a client having instruction means for displaying an image which is received from said server, and variable data of which is described in a display format, and instructing a print process of displayed data; and
a plurality of servers each having storage means for storing template data, means for reading out template data from said storage means in response to an instruction from said client and data sent to said client, generation means for generating print data by merging the readout template data and variable data displayed on said client, and output means for controlling a printer to print the print data, function as:
load distribution means for determining one of said plurality of servers to which a process corresponding to the instruction is assigned, upon receiving the instruction from said instruction means of said client.
26. The medium according to claim 25, wherein said load distribution means assigns the process corresponding to the instruction to one of the plurality of servers in an order registered in advance.
27. The medium according to claim 25, wherein said load distribution means assigns the process corresponding to the instruction to one of the plurality of servers, which has a fewest number of incomplete processes.
28. The system according to claim 25, wherein said load distribution means holds states of the plurality of servers, updates held contents in accordance with the states of the servers, and does not assign the process corresponding to the instruction to the server which is determined not ready to use with reference to the held contents.
29. The medium according to claim 25, wherein said load distribution means receives a message when each of the servers is ready to use, and updates, upon receiving the message, the held contents to indicate that the server that sent the ready message is ready to use.
Description
BACKGROUND OF THE INVENTION

The present invention relates to a network print system which allows a network system including a client and server connected via a network such as a telephone network or the like to print a certain form (preformatted print form) or the like on the basis of a request from the client, and an information processing apparatus and its control method.

With rapid spread of the Internet and increasing population of Web servers, Web conversion of task processes is promoted. The Web server is a computer or the like which supports HTTP (Hyper Text Transfer Protocol), FTP (File Transfer Protocol), and the like, and is connected to the network, and can send a document data file or the like, which is designated by a URL (Uniform Resource Locator) and is described in HTML, to a client on the network in accordance with a request.

On the other hand, a client computer such as a personal computer displays an HTML document received from the Web server using an application program called a Web browser (to be also simply referred to as a browser) having a function of displaying data (HTML document) described in HTML. The browser not only displays an HTML document but also has a function of making the user input data on the screen and sending back that data to the Web server. Note that Web conversion is to allow data exchange with a server by designating a URL from a client.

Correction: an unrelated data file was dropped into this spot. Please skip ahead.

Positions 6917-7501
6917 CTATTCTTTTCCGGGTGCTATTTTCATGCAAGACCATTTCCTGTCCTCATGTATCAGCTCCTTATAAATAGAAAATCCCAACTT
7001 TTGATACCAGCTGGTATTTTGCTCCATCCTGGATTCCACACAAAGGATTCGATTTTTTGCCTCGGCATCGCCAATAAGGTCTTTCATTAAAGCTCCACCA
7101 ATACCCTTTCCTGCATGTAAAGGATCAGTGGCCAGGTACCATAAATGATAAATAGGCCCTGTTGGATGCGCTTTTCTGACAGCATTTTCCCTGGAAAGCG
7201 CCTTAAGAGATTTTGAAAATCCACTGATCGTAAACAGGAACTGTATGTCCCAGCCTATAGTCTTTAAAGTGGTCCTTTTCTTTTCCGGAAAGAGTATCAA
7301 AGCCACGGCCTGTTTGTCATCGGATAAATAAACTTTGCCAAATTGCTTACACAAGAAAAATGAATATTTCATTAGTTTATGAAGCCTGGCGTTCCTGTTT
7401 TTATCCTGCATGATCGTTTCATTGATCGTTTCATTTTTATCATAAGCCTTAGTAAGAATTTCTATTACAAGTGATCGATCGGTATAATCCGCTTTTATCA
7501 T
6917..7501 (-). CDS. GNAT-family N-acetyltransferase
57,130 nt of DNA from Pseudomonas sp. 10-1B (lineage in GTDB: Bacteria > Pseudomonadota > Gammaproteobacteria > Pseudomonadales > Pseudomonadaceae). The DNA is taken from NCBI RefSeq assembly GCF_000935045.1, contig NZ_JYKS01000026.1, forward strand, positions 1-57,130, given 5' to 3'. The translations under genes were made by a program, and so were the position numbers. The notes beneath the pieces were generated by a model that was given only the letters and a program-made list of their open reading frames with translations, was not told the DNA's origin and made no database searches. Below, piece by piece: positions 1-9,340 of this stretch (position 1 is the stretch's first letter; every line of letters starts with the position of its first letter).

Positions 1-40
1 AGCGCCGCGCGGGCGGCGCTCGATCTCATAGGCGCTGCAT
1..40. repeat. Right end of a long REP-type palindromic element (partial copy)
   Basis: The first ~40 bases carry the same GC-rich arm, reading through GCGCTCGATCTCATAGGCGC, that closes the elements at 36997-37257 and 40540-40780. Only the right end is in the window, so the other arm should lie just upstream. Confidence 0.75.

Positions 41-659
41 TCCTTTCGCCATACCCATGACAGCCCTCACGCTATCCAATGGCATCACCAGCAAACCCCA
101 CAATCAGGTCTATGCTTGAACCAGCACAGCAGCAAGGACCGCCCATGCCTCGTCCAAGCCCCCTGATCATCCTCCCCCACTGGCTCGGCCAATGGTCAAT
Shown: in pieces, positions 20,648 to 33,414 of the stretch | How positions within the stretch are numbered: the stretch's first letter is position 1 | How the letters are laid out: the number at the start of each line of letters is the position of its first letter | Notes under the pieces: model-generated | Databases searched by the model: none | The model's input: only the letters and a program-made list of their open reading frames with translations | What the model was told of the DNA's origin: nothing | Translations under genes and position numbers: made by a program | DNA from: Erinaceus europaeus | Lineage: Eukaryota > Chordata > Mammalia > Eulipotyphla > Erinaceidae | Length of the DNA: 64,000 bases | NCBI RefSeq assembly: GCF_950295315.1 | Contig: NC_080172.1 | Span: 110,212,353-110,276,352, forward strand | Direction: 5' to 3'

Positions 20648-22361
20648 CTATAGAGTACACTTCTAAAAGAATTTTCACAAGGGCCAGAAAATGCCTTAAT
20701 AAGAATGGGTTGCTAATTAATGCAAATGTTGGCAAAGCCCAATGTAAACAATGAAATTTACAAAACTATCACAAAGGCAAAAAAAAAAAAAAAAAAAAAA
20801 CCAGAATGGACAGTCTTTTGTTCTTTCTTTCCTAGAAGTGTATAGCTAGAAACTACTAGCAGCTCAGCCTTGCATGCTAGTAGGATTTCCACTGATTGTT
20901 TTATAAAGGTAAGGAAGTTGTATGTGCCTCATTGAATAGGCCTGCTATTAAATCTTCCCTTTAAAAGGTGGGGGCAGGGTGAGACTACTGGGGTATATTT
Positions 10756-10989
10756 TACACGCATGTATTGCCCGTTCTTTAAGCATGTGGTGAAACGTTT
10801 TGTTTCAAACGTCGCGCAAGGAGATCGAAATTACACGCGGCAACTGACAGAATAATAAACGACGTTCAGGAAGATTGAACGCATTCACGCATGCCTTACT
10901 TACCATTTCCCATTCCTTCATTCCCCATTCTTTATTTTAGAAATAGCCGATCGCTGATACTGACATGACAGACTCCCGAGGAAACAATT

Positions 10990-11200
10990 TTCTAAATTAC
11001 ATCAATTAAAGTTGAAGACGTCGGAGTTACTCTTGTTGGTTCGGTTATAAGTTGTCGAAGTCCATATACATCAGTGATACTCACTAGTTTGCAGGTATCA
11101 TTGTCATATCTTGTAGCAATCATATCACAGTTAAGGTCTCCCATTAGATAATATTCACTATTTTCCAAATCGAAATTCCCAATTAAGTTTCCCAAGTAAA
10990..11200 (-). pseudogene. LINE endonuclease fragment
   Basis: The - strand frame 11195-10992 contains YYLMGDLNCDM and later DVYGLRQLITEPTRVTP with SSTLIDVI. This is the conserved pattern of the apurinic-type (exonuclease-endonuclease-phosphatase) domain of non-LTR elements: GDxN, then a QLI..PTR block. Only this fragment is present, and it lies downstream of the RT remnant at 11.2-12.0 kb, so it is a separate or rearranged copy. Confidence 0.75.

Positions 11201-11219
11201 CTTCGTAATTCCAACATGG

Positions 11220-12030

In the Web-converted task system, a client computer is installed with a browser that can display and input information, and the operator executes task processes such as display, input, and the like using the browser as a user interface. In this case, a task is executed as follows. That is, a Web server receives information input from the browser on the client, processes the received information, and sends it back to the browser. Then, the browser executes necessary operations such as display, and the like to obtain a result.

In this manner, when the server passes data such as documents, images, and the like onto the Web browser, such data files are placed on a specific directory (indicating a document route in HTTP terminology; to be referred to as a directory hereinafter) that the client can access in a file system of the Web server. When the client requests that file, the server passes the URL of that file onto the client. The client designates the URL, and the server sends the required file to the client using, e.g., FTP.

A print process indispensable for ordinary task processes bottlenecks task processes via the browser. First, it is hard to obtain a high-quality print of, e.g., a form according to a given format using the browser. The normal browser has a print function, which merely prints a hard copy of an image displayed on the screen via a printer controlled by the browser. This print scheme also suffers problems in terms of print of an image larger than a paper size, page end positions upon printing a plurality of pages, and the like, and cannot obtain a high-quality print. When displayed data includes dot image data, it is impossible to print that data with high quality.

Second, clients are distributed on the network, and when many clients issue process requests to a single server, the load on the server becomes heavier, and each client must wait for a longer period of time. In the worst case, the server may go down.